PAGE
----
Rancher death trial set to start Tuesday

WILLISTON, N.D. -- The trial for a man charged with murder in the shooting death of a Williston, N.D., rancher is set to begin Tuesday in the Ward County Courthouse in Minot.

WILLISTON, N.D. -- The trial for a man charged with murder in the shooting death of a Williston, N.D., rancher is set to begin Tuesday in the Ward County Courthouse in Minot.

Prosecutors believe Ryan Lee Stensaker, 33, of Williston shot 58-year-old Jack Sjol with a .300 caliber rifle in the head and chest in April of 2013. It's possible that it was a hit ordered by the outlaw motorcycle gang the Sons of Silence, according to pretrial testimony in the case.

A report from the state medical examiner indicated Sjol was shot at his ranch northeast of Williston, but the body was found in a private dump approximately eight miles away three weeks after a massive search ensued.

A court document indicates at least 10 witnesses will be testifying at the trial, including representatives of the North Dakota Medical Examiner's office and the state crime lab. Other state witnesses listed by prosecuting attorney Nathan Madden are Amanda McNamee, Caleb Fry, David Peterson, Charissa Remus, Verlan Kvande, Derek Bernier, Steve Gutknecht and Levi Cabler.

McNamee is the Williams County Sheriff's Office detective most involved in the case and has helped to piece together the case against Stensaker.


A pretrial conference is scheduled for Monday.

Stensaker's trial was originally set for July 8, but was moved because of pretrial publicity, a judge ruled. It was first moved to Dickey County, but on Aug. 11, the Northwest Judicial District Court ordered the trial moved to Minot in Ward County, stating Dickey County would not accommodate the needs of the trial.

Stensaker was one of six people originally charged in connection with the murder.

Issac Steen, who owned the land where the body was dumped, was the first to go to trial and was convicted of hindering law enforcement last year. He received the maximum sentence of five years in prison April 28 in Williams County District Court for not telling authorities that the body of missing rancher Jack Sjol was on his property.

Testimony during Steen's trial in early April revealed that Stensaker came to Steen and asked if he could dump some garbage on his property. Steen later discovered the body and learned that the man had allegedly been killed by Stensaker and his associates, Northwest Judicial District Judge Paul Jacobson said.

Steen, when he was interviewed by law enforcement, is the one who reportedly said Stensaker had confided in him that he and "a couple of his buddies" were hired by the Sons of Silence outlaw motorcycle gang to perform a hit on Sjol.

Charges against two other defendants in the case were dismissed.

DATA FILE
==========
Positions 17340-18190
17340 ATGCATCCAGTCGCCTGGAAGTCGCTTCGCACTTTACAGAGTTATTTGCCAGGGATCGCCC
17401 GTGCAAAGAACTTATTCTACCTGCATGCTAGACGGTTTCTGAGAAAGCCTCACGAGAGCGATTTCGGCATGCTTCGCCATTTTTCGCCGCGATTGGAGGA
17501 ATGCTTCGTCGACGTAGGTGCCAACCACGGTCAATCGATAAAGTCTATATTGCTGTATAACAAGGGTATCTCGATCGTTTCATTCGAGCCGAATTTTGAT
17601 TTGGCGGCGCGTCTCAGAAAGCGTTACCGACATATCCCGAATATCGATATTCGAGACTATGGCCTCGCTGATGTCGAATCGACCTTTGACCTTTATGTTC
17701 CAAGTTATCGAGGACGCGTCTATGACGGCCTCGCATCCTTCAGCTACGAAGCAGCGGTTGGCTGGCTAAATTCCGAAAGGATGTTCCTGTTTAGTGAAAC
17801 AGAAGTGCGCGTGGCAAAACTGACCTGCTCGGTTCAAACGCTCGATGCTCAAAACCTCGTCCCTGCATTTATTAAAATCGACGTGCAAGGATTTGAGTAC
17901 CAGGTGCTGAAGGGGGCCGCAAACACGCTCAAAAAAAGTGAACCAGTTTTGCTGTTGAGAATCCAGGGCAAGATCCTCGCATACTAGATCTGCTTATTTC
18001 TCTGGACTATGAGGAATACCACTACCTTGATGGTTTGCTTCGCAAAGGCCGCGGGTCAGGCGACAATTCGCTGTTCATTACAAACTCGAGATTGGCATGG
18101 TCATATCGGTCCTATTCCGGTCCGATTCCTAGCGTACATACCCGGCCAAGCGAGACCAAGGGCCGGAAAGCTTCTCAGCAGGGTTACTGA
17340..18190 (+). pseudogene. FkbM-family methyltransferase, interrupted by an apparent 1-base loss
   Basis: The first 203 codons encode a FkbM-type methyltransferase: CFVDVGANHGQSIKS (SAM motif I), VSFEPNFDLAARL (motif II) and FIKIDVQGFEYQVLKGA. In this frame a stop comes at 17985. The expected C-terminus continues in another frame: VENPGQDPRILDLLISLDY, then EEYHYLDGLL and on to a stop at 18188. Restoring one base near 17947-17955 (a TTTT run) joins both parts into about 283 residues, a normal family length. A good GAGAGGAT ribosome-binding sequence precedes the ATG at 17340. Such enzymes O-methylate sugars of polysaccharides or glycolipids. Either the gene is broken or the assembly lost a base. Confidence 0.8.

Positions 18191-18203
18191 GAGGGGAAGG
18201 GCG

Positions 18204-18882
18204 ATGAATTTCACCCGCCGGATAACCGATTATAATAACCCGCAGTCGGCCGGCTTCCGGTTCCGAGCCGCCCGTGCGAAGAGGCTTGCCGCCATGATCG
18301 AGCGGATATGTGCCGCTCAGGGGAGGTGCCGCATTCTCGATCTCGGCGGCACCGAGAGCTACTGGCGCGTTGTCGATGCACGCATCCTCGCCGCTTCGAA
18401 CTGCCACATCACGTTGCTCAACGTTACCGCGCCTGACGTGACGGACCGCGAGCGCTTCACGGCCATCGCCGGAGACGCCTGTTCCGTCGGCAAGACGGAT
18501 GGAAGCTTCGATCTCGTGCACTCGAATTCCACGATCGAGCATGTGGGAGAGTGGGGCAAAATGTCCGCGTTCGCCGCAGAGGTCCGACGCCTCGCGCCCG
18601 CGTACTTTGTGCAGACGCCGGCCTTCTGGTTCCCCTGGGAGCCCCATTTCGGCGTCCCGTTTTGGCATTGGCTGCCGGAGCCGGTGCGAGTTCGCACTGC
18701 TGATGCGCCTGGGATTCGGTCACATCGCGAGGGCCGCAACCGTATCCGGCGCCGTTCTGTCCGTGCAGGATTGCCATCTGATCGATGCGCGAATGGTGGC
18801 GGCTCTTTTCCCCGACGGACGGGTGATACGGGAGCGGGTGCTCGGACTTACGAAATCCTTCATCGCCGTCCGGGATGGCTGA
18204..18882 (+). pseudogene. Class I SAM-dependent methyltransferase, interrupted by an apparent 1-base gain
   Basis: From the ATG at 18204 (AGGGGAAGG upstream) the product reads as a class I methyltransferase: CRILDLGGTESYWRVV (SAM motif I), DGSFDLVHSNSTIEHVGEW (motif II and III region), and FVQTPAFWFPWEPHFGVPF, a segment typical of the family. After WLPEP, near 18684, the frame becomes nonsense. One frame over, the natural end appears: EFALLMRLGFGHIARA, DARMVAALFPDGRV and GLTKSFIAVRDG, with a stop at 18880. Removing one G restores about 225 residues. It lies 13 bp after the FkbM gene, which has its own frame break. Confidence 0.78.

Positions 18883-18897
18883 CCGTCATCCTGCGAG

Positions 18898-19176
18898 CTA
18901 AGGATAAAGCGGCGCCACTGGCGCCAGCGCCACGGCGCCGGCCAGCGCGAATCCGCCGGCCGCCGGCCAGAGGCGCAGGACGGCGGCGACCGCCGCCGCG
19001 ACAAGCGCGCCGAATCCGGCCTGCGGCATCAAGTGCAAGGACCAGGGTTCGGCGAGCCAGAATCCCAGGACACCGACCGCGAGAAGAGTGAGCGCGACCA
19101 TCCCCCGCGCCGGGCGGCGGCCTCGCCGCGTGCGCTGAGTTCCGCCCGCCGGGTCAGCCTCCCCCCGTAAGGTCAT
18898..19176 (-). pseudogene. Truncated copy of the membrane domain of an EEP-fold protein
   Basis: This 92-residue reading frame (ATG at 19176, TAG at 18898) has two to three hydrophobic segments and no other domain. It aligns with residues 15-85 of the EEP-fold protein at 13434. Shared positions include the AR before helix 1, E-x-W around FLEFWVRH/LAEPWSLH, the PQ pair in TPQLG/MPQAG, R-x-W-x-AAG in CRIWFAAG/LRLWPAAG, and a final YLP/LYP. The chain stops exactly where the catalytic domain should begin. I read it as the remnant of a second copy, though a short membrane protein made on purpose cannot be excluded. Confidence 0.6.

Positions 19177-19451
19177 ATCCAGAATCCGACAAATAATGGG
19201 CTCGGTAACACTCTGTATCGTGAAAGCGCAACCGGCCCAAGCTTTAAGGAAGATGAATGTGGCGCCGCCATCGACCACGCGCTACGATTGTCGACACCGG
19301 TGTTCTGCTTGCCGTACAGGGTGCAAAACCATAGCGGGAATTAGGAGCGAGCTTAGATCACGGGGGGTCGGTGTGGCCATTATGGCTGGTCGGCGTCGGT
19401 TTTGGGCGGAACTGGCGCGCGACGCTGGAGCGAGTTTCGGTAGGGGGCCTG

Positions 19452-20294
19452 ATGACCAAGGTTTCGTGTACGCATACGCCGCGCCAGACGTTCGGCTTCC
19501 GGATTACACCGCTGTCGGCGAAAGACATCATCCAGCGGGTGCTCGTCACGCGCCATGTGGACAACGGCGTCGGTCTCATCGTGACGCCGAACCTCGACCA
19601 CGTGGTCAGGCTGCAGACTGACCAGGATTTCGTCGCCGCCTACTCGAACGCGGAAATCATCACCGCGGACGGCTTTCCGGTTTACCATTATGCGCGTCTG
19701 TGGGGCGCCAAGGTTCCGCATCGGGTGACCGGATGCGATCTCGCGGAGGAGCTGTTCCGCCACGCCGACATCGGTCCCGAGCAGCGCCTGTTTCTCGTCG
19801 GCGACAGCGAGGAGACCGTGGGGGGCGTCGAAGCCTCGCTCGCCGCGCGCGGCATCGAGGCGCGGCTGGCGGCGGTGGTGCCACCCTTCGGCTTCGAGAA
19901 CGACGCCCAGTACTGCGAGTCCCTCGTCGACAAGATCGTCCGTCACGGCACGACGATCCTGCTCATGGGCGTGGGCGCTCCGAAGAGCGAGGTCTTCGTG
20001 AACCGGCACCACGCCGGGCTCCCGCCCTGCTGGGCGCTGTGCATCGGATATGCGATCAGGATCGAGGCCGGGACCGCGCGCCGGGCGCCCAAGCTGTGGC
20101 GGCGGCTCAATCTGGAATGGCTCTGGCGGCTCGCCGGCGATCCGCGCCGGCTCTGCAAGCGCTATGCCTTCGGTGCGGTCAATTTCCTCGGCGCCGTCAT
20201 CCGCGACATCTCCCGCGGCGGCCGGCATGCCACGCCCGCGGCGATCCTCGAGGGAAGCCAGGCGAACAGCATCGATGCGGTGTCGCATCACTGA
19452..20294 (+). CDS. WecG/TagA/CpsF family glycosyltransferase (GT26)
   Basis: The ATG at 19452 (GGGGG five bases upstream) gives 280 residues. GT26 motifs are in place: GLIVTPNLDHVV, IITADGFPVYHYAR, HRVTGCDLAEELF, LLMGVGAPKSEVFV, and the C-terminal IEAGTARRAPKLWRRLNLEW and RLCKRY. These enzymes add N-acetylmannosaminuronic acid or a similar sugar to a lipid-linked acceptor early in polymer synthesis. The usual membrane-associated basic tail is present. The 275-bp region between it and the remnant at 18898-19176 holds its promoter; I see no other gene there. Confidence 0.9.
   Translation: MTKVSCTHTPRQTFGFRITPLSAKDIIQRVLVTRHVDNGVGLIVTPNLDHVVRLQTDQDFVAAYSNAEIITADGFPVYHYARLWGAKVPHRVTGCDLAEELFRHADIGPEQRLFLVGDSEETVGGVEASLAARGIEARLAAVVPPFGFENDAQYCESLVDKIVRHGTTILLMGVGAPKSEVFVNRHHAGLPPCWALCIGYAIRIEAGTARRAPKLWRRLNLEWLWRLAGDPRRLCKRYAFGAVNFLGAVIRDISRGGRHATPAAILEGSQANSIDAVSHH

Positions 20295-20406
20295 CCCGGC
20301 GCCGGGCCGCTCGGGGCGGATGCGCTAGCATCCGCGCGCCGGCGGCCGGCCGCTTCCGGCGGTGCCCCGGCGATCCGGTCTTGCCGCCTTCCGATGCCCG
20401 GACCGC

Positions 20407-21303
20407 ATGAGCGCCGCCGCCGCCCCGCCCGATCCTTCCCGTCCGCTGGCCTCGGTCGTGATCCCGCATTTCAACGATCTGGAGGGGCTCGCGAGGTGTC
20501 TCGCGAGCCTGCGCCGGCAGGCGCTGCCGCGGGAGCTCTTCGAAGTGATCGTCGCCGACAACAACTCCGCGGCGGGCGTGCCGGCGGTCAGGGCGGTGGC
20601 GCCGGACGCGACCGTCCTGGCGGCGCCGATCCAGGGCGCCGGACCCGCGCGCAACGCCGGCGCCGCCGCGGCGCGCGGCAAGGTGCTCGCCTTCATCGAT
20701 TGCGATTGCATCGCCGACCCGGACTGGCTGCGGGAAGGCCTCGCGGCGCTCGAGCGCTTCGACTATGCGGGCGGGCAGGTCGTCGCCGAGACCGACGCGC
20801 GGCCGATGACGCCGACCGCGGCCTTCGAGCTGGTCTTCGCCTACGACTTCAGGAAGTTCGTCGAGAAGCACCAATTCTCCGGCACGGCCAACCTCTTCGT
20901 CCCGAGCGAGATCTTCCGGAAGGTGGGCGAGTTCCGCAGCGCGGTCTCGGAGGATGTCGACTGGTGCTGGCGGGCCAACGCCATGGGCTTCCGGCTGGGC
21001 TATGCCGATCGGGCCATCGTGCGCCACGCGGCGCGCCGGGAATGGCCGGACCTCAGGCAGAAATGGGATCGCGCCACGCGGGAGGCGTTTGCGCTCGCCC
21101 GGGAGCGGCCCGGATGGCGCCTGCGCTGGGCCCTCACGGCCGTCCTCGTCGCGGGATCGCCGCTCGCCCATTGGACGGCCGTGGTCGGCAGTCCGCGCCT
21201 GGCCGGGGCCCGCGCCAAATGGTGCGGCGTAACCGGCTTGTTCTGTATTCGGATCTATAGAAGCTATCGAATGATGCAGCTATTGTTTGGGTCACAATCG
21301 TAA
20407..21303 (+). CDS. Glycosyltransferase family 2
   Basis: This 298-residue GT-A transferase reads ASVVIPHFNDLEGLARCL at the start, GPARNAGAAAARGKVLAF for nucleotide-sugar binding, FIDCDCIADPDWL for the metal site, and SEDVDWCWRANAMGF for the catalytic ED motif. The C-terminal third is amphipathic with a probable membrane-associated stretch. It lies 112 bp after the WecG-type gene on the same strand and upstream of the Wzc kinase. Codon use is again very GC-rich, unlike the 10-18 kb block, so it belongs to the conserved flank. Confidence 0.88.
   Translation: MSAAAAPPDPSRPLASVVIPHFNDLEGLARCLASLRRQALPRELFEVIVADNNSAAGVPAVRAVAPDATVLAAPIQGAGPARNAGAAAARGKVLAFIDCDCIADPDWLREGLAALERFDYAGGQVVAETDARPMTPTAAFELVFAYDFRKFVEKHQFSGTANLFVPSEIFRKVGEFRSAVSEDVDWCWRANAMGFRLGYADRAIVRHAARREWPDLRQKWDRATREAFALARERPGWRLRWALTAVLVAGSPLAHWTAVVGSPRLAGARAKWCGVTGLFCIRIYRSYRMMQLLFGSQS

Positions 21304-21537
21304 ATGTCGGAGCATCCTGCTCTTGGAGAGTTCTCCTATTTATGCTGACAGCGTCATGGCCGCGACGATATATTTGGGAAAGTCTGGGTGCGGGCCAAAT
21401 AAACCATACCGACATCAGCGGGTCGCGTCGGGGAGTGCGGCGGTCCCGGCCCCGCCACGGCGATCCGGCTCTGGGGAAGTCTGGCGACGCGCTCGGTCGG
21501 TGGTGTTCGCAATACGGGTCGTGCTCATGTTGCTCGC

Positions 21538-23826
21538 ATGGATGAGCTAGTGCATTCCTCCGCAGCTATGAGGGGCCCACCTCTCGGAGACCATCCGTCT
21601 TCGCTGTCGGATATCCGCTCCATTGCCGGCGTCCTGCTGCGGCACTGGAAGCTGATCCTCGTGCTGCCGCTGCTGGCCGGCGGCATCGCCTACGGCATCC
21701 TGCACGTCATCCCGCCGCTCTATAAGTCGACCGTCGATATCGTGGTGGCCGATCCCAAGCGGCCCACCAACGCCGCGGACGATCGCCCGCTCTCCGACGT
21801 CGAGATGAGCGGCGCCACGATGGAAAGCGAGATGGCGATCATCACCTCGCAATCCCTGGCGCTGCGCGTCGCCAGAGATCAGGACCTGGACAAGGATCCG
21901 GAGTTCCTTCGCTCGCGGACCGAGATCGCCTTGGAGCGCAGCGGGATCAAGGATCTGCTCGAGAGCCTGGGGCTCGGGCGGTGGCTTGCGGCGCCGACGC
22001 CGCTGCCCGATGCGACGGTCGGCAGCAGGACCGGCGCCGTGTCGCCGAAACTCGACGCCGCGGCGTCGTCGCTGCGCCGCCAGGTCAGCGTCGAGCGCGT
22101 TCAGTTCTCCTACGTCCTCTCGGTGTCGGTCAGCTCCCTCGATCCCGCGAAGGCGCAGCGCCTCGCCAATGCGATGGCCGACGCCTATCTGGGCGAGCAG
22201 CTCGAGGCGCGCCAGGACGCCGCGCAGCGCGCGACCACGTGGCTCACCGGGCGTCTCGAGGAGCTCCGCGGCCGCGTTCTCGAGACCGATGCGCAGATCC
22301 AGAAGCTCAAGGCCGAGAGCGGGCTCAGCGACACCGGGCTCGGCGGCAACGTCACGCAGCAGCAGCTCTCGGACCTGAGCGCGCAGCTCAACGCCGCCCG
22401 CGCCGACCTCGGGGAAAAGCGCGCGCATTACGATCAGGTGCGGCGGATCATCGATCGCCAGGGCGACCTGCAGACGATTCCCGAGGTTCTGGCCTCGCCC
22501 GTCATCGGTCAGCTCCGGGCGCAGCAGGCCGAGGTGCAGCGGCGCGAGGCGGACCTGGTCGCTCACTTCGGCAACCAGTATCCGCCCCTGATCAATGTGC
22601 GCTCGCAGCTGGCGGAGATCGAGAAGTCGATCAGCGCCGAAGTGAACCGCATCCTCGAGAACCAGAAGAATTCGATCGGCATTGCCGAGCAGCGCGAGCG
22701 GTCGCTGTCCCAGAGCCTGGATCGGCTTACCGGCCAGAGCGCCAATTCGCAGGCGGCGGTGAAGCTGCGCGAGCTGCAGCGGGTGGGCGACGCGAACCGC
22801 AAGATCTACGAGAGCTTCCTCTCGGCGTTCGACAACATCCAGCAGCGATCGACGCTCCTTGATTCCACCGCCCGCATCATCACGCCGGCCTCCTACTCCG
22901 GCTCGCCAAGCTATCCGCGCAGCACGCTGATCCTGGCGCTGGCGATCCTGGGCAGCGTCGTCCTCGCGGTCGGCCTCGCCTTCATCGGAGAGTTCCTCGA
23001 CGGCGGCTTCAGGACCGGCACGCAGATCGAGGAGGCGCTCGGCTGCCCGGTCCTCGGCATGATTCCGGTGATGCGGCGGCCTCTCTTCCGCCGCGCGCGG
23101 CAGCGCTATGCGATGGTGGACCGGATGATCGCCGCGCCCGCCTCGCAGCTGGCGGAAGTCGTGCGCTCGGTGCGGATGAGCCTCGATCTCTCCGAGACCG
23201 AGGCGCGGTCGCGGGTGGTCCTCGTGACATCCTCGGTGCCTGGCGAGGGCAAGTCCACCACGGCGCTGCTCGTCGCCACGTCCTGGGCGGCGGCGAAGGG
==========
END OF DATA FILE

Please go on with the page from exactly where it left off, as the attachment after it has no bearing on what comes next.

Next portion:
However, two other defendants charged with hindering law enforcement have upcoming trials. Issac Steen's sister, Teresa, 35, is scheduled to go on trial for a charge of hindering law enforcement Feb. 23 due to change of plea, and Amber Rae Jensen, 30, who has a criminal history of drug and theft charges, is scheduled for a trial on the same charge Jan. 26.


According to a report published in the Williston Herald earlier this year, Sjol's family knows of "absolutely no ties" between him and the people charged in connection with his death, his brother said. The family believes that Stensaker was the shooter but are confident he didn't act alone, Scott Sjol said.

"We feel there are a number of people who know a lot more than they're saying," Scott Sjol said.

He also said he doesn't put any stock in that theory that a hit was ordered on his brother.

Stensaker was represented by attorney Steven Mottinger and the state by Madden.

On April 25, 2013, Sjol's longtime girlfriend, Kelly Blomberg, reported she believed him to be missing.

On scene at his Williston residence, investigators found two pools of blood, three ammo casings, body tissue, teeth and a pair of eyeglasses.

Upon investigation, the tissue and blood was reported to be Sjol's.

The body of Sjol was recovered in the dump, with bullet wounds to his head, face and left upper arm, on May 14, 2013.


The Williston Herald contributed to this report.

What To Read Next
The number of cows going to slaughter is far above the five-year average. Attendees of the annual Cow Calf Days tour in Minnesota heard the latest on cattle trends.
As Mikkel Pates approaches his retirement from Agweek after 44 years in journalism, he talks to Rose Dunn about learning TV, covering ag's characters and scandals and looking toward the future.
Members Only
“In our industry there aren’t a lot of young people in it. I like the fact that there are a lot of young people in agriculture here,” he said of the Mitchell area.
Minnesota Farmers Union, Minnesota Soybean Growers Association and Minnesota Corn Growers Association were pleased with items in Gov. Tim Walz's "One Minnesota Budget" proposal.